By JOHN MILBURN
TOPEKA, Kan. (AP) -- Kansas Secretary of State Kris Kobach says fewer than expected registered voters cast provisional ballots in the Nov. 6 general election in response to the new state photo identification law.
The law requires voters to show a valid photo identification in order to receive a ballot and cast their vote. This was the first general election to require such proof of identity since the law was enacted in 2011.
Kobach said Tuesday that only 717 provisional ballots were cast because of photo ID issues -- 0.6 percent of the more than 1.15 million votes cast.
"And that's an even smaller percentage than in the primary," Kobach said.
The Republican said voters are becoming more familiar with the law and its requirements, and the relatively few problems with photo identification are evidence of that.
"I think the photo ID requirements are going very smoothly, in fact smother than I expected," Kobach said.
Earlier this month, voters were asked to cast their preference for president, four U.S. House seats, 125 Kansas House seats, 40 Kansas Senate seats and numerous county-elected positions, from sheriffs to clerks to commissioners. This was the first time since 2000 that Kansas didn't have a U.S. Senate seat or statewide elected office on the ballot, tempering voter turnout.
Kobach said all of the races have been decided and there were no recounts requested for the congressional or legislative seats. The results of the general election are scheduled to be certified by the state canvassing board on Nov. 29. The board consists of Kobach and fellow Republicans Lt. Gov. Jeff Colyer and Attorney General Derek Schmidt.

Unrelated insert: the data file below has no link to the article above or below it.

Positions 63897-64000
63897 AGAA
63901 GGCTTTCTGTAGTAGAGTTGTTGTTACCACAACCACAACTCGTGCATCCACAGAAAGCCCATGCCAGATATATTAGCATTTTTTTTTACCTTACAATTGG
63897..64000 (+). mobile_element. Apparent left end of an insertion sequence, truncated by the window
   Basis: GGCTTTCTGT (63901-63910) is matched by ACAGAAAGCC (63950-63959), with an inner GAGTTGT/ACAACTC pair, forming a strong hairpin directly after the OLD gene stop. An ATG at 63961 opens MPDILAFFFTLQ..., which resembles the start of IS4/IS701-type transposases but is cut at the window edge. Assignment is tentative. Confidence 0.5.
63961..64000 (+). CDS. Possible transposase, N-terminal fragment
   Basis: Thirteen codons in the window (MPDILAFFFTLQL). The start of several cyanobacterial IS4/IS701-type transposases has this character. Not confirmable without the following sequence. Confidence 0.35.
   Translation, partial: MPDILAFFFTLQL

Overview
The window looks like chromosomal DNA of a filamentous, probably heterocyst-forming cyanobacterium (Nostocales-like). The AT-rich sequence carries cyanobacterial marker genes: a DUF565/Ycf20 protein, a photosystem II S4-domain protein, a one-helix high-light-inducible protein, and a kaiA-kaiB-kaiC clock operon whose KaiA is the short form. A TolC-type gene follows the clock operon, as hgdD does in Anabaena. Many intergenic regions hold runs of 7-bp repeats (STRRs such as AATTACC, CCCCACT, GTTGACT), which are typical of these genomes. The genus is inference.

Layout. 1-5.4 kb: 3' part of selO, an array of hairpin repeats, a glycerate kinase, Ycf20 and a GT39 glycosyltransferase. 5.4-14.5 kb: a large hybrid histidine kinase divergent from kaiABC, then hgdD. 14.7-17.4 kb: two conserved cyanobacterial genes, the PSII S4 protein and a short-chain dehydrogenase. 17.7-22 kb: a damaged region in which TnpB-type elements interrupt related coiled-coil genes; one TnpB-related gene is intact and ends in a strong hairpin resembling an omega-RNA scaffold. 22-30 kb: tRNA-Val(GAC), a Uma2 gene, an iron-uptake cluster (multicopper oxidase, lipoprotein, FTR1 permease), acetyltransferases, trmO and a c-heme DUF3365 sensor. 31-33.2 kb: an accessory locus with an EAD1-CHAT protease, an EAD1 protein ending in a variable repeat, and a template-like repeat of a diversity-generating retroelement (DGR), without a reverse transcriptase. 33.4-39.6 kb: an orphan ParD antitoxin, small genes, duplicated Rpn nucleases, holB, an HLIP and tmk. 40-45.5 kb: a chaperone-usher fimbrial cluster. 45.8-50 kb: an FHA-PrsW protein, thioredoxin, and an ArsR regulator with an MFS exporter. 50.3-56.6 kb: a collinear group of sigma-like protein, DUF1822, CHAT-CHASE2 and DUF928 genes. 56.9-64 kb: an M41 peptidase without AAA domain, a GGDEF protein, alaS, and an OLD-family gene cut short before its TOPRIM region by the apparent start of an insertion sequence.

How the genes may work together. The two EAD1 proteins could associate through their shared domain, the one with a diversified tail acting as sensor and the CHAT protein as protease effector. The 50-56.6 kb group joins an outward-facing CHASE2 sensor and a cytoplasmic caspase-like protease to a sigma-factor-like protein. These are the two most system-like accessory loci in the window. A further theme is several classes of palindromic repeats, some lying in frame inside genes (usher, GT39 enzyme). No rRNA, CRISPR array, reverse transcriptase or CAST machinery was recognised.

Kansas will hold elections for governor, attorney general, secretary of state, treasurer and insurance commissioner in 2014, along with the U.S. Senate seat held by Republican Pat Roberts, who is expected to seek re-election. All 125 Kansas House seats will also be on the ballot.
Kobach successfully pushed through the new photo ID law, along with changes in the voter registration laws that require proof of citizenship to register for the first time in Kansas starting Jan. 1.
Though he said he would be seeking a few changes to the voting laws, Kobach said the bigger issue that needs to be addressed was the counties where there are more registered voters than eligible voting-age population.